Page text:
In the camouflage of night, when she couldn’t see his face, he had told her about the sound an IED makes five hundred feet away, detonating in the trunk of a car. How the pressure drops as the concussion kicks your chest, and the air is sucked from your lungs. And the silence. The depth of silence, right after, and the fall-on-your-knees beauty of white smoke against a robin’s-egg sky. He told her how hot the parts of a bicycle get when it has been incinerated . . . and the weight of what remains of a poppy-red child. He told her this as her fingers traced rose-petal scars on his bare chest. Zeus looked up the leash. He felt her tension in the line. She smiled and loosened her hold. All’s good.

She watched Riley and practised not caring. He was a good-looking man and tough. During SAR’s brutal three-day winter survival certification, he broke his ankle less than half a mile from course completion. He wanted to keep going, and she didn’t doubt he would have crawled to the finish line if they had let him. As it was, he had to run the course again the following winter. He set a new record.

Every team member was loyal to him, and every handler aspired to reach the mastery of Riley and his beloved Belgian, Annabelle. Despite the pressure to get another pup before she died, he refused. They say he was with her at the end. They don’t know he injected the needle. Kate understood why he couldn’t get another dog. He had been with Annabelle for ten years. Four years longer than his wife. She had never seen him interact with his wife’s unruly pup. Kate looked to Zeus. She couldn’t imagine bringing home another dog.

Riley’s arm shot up in the air. It was time.

She grabbed Zeus’s working vest from the truck and he fell in tight against her leg, assuming the heel position. She slipped the stiff Kevlar vest over his back and secured the straps across his belly and broad chest. She completed the task in under thirty seconds. No talking. No dallying. This was work. She strode to the edge of the field. She had trained Zeus for both tracking and air scent. He could alert for cadaver or survivor. It gave him versatility as a search-and-rescue dog. They had never failed a certification test.

Near the burn barrel, Chris and Jake were sitting at the pump truck monitoring the fire. It was twenty-eight Celsius and they were wearing black T-shirts, turnout pants, and boots. The fire boys could have been posing for a calendar. She wondered who the volunteer victim was this week. There were three other dogs run­ning. A German shepherd had already failed with an off-course. She was the only civilian without military training attempting qualifications today. Riley nodded and his arm dropped.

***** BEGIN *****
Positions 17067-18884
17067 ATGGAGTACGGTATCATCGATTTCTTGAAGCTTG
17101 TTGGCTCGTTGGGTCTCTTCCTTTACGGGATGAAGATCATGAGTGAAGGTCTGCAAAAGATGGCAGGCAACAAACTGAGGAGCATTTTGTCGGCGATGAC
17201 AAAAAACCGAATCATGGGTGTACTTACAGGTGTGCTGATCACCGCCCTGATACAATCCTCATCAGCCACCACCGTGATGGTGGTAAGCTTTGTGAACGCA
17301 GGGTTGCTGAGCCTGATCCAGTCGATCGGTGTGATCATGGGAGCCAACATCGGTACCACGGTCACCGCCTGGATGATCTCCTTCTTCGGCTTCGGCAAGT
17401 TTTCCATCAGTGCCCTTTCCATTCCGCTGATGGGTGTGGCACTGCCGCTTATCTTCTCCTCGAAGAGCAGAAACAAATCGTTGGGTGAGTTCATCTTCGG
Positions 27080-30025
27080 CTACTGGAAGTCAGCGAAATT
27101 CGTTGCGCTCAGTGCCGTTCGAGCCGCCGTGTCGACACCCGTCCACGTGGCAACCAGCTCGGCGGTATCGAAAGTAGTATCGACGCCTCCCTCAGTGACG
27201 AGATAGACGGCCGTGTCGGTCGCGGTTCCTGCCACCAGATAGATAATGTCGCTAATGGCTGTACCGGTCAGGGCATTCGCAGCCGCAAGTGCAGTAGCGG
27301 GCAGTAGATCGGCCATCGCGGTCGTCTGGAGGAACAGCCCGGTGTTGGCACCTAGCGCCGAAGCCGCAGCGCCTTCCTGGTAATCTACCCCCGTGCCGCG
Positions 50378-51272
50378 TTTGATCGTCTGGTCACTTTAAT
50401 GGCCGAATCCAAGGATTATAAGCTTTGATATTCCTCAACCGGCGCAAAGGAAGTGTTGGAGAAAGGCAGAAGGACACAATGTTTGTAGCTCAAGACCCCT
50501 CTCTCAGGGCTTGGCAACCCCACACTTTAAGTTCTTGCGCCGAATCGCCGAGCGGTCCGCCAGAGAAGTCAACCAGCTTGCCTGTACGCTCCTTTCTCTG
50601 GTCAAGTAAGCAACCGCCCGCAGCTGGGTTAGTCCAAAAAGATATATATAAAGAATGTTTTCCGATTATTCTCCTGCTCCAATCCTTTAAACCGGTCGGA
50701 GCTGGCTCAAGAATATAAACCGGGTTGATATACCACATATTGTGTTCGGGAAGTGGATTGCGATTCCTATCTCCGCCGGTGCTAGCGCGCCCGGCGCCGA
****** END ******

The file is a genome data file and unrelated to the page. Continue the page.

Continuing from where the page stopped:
She leaned over and patted Zeus’s lean, muscular side.

“Find live,” she said and unleashed his lead.

Zeus bolted forward. He huffed the air, making quick tight loops over the drought-stricken grass. He swept the open field in a grid pattern. In this stagnant heat, he would be working the updrafts. She kept pace behind him. He ignored the pumper truck crew, but she noticed the bob of his nose indicating their presence and his dismissal, as though he knew it was too easy. He kept course, not slowing or veering around the billowing smoke. She tasted gasoline and wood at the back of her throat.

His head swung back and forth, his body leaned in, and his ears perked forward. His nose popped up. He was on a scent and she jogged to keep up. Her muscles responded with the easy lope of her daily two-mile runs. It was more than a scent he was follow­ing. A scent was the past, a memory. He was gathering a story assembled through pheromones, skin cells, follicles, bruised grass, snapped twigs, and the molecular compositions of man-made scents—the traces left behind.

If he were trailing an animal, he would know the species, gender, and social order, alpha or follower. He’d be able to dis­cern what paths it travelled, the food it ate, and whether it was friend, foe, or prey. Presumably, with a human he could smell the cheapness of their shoes, the sourness of their pants, the soap used, the scrape of a knee, nicotine on fingers, alcohol in pores, and the cancer in their bones. He could smell fear. And death. And weakness. He could smell narrative. She often wondered if he knew the outcome before he reached the ending.

His ears twitched and she noticed the slight rotation of his head, widening his peripheral scope. He was working the scent cone, intent on his directive to find “live.” With a sharp bark, a thrust of his nose, and a sit, he indicated the objects on the ground as possible clues. She marked a sock, a glove, a ball—his eyes watched hers: this might be something. “Good boy,” she said.

His path oscillated and the cone of his track narrowed. He zeroed in on the debris pile. Pacing the base of the massive, upturned cement blocks, he looked for a pathway up and leapt. His hind legs clawed, his hocks knocked concrete, and he scram­bled up and over. Kate’s knee clunked the ragged edge.

Zeus nimbly treaded the twisted rebar, tangled wires, and large rocks that had been heaved up onto the loose boards and ply­wood sheets. Kate noted the clothing strewn about to condition her emotional fortitude—a pink floral dress, a plaid shirt, and a baby’s shoe. Zeus hopped over slabs driving upward to the ragged peak. The structure was more solid than it appeared.